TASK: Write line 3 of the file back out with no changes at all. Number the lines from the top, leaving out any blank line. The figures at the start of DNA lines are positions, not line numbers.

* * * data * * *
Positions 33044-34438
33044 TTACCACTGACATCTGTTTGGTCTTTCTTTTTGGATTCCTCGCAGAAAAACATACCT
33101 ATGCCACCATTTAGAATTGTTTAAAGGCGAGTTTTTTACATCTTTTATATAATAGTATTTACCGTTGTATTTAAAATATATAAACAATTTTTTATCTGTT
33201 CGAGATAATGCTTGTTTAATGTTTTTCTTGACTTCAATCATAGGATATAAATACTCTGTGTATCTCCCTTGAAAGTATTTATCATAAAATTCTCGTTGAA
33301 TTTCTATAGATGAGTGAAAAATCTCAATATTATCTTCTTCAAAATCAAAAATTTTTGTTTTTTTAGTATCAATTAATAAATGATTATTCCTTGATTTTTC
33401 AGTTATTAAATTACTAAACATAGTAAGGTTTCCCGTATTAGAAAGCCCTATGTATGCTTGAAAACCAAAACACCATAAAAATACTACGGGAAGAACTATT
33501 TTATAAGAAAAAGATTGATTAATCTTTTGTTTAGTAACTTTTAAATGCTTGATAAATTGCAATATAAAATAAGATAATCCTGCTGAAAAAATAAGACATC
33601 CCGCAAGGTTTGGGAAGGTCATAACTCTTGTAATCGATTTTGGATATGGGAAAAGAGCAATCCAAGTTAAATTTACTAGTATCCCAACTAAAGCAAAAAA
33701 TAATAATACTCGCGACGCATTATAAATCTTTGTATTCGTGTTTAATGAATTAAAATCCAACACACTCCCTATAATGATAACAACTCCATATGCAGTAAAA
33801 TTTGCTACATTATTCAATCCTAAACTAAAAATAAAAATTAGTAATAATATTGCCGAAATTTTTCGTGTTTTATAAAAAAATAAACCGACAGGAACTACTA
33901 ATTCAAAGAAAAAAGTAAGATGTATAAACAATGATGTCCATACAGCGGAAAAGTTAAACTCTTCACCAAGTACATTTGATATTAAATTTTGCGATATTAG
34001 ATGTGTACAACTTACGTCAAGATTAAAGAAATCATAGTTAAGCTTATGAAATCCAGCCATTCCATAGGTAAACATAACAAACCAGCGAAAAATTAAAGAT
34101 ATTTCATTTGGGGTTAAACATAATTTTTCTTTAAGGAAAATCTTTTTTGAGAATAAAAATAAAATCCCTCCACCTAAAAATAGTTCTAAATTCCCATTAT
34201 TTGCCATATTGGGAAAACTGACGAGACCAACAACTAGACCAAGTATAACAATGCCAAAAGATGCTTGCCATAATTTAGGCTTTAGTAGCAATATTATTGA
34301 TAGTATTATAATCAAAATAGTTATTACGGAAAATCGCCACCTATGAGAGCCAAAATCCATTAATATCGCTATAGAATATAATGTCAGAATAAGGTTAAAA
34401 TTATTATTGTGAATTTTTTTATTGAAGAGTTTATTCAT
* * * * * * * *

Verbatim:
33101 ATGCCACCATTTAGAATTGTTTAAAGGCGAGTTTTTTACATCTTTTATATAATAGTATTTACCGTTGTATTTAAAATATATAAACAATTTTTTATCTGTT